Business owners shouldn’t ignore warning signs that could indicate financial problems. The production of monthly accounts and cashflow reports is essential. Just as important is the implementation of a credit control system to deal with late payments promptly. Don’t fall behind with payments to major creditors, particularly HMRC, or life may get very difficult. Ensure you keep your staff onside and motivated. You will need them when the business climate improves
It’s easy to turn a blind eye to the signs, or fail to notice them day to day, but the more problems you can identify and remove, the more chance your business has of motoring smoothly out of the recession. Below are ten key indicators to help you assess your business performance.
1. There is insufficient up-to-date financial information available about the business
Keep up-to-date records of every business transaction in order to review performance. It is highly recommended that you produce monthly management accounts INCLUDING A CASHFLOW. Make sure they are produced in a timely manner and that you review them immediately, and even more importantly, ensure you understand what they are telling you. Compare them to your annual budget and investigate any major differences.
2. Tax payments are falling behind
Contact HMRC immediately you believe you will have cashflow problems as you may be allowed more time to pay or to make ad hoc or monthly payments under their “Time To Pay” plan. Don’t wait until you get behind with your payments as they will be far less likely to allow you to defer payments. Beware: If you come to the end of an agreed payment plan and still owe HMRC they will start to get come down strongly on you which is understandable as they are not a bank.
3. Customers are late paying you
Make sure you have adequate invoicing procedures and that your payment terms are clear. Ensure this includes a credit control process and use it to chase customers before the payment terms are stretched. You may need to take further action if contacting the debtor doesn’t result in payment. Consider using a local solicitor to send official looking reminders to debtors, it doesn’t cost much and may speed up payment. Vet new customers using credit checks and keep your ears open in your market, as you may pick up feedback on a debtor from other people who are also owed money i.e. Are they going out of business ?.
4. Overheads are increasing faster than profits
This might be a planned increase due to new premises or extra staff, or it might be unexpected. Monitor overheads, whatever their cause, on a monthly basis and do not let them get out of hand. Set overhead Key Performance Indicators (KPI’s) and really understand what drives costs within the business. Systematically run through your profit and loss account and look at every cost line. Can you reduce a cost or is it possible to eliminate it completely ? Challenge everything and be wary of the answer “this is what we have always done”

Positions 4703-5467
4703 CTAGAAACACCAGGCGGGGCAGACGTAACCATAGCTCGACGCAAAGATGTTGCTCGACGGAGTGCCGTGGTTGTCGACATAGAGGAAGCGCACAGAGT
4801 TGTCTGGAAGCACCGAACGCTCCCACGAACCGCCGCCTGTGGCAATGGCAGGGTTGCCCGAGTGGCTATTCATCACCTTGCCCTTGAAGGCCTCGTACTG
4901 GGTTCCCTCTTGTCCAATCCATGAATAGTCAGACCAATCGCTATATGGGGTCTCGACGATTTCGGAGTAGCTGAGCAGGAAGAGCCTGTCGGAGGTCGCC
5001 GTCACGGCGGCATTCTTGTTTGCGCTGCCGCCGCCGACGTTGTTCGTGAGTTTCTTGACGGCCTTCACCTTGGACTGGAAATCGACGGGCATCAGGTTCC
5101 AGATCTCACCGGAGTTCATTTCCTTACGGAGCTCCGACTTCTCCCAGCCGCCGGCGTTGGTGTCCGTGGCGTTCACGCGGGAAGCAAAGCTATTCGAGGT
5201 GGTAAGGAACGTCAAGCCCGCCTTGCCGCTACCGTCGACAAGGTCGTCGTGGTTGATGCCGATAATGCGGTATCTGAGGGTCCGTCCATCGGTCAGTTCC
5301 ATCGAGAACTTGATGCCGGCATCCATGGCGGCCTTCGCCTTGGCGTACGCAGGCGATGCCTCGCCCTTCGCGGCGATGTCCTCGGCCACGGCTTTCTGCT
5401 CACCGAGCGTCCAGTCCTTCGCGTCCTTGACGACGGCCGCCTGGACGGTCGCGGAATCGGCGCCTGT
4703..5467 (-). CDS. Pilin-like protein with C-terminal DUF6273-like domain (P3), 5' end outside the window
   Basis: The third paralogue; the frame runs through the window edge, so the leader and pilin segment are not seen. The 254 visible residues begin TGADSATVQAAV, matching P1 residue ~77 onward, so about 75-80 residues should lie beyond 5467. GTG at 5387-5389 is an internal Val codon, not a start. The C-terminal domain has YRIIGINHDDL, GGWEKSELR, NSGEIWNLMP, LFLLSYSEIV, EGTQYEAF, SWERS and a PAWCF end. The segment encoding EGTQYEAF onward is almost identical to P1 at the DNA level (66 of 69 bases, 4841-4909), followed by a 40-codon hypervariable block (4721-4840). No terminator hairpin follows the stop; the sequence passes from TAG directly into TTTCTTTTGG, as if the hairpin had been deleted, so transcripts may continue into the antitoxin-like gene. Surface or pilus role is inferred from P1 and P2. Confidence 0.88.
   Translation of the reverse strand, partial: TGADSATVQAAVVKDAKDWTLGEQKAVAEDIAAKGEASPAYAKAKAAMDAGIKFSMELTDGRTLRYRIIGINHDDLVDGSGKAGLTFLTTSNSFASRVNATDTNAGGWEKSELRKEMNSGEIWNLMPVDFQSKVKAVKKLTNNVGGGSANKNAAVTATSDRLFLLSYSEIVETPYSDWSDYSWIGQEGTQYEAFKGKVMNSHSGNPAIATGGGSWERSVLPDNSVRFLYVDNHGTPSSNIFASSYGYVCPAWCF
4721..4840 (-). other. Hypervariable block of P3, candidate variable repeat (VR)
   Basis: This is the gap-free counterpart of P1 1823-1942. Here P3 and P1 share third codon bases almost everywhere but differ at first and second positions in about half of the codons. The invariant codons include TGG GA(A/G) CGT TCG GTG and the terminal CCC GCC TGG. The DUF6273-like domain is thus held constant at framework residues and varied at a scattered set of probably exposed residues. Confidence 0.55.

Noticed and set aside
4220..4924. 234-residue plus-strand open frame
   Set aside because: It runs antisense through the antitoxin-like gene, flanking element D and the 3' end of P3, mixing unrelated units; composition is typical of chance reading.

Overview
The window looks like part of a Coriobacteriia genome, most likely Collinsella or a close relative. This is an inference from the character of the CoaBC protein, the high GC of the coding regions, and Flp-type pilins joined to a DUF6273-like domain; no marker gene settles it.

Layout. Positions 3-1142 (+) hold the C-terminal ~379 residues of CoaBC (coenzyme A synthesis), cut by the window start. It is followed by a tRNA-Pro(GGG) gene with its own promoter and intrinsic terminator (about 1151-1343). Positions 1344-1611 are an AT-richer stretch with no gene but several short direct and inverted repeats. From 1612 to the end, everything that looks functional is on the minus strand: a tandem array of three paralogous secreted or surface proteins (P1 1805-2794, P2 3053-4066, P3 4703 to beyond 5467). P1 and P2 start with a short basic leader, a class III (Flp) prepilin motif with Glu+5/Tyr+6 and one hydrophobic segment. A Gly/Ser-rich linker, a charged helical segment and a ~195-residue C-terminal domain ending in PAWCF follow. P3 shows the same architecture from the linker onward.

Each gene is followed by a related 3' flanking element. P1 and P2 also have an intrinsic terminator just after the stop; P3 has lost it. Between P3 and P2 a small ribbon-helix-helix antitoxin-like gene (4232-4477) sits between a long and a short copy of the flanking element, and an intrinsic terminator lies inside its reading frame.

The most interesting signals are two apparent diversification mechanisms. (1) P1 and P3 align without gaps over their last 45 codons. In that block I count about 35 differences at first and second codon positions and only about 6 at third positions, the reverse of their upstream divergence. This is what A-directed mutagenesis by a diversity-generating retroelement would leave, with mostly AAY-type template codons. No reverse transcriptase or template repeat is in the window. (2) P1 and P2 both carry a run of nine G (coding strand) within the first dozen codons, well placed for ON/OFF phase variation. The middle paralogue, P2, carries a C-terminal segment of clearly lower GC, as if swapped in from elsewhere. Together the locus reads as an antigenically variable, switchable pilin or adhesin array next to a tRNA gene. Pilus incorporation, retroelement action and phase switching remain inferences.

5. Suppliers are being paid late and your bank won’t extend your facilities
If you have cash flow problems talk to your bank immediately. Put to them a plan of how you are going to get out of your current situation, don’t just assume they will continue to back you. Contact suppliers and try to negotiate easier payment terms that you can realistically manage. Keep talking to them or the rumour mill will start and they will think you have gone bust on them. Don’t forget that when the economic situation improves you may still want to buy from them so avoid burning bridges.
6. Staff turnover is increasing
High staff turnover is expensive for any business so listen to your employees’ ideas and concerns and try to keep them motivated and happy. Get them involved in the decision making process as you will need them to help you get the business back on the straight and narrow, you can’t do it all yourself !!. Ask them how they can improve areas of their own jobs or where they think costs can be reduced. The more heads that are involved the more ideas and options you end up with.
7. A key customer has been lost
Relying on a few big customers can put your business in jeopardy if one or more go out of business or stop buying from you. Find out why you lost them and learn from it; was it price, service levels or have they gone to a cheaper competitor ? Research the market to identify ways to broaden your customer base.
8. Your bank has started bouncing cheques
It is vital to speak to the bank to find out why and what can be done to resolve the problem. If you have a monthly cashflow reporting system you should use it to ensure there are sufficient funds available to cover the cheques you have written. Remember, bounced cheques incur bank charges at a time when you need all the cash you can get hold of.
9. It is impossible to get out of the office
Everyone needs a holiday to take a break from their business in order to recharge their batteries, particularly small business owners. Don’t keep knowledge of the business to yourself. Develop and train others to manage while you are away and your business will be more resilient in times of planned, and unplanned, absence.
A struggling business is like a sick patient, the quicker you diagnose a problem and start a recovery programme the greater the chance of a successful outcome. Experienced business advisors have already encountered these problems and can help you make the right decisions.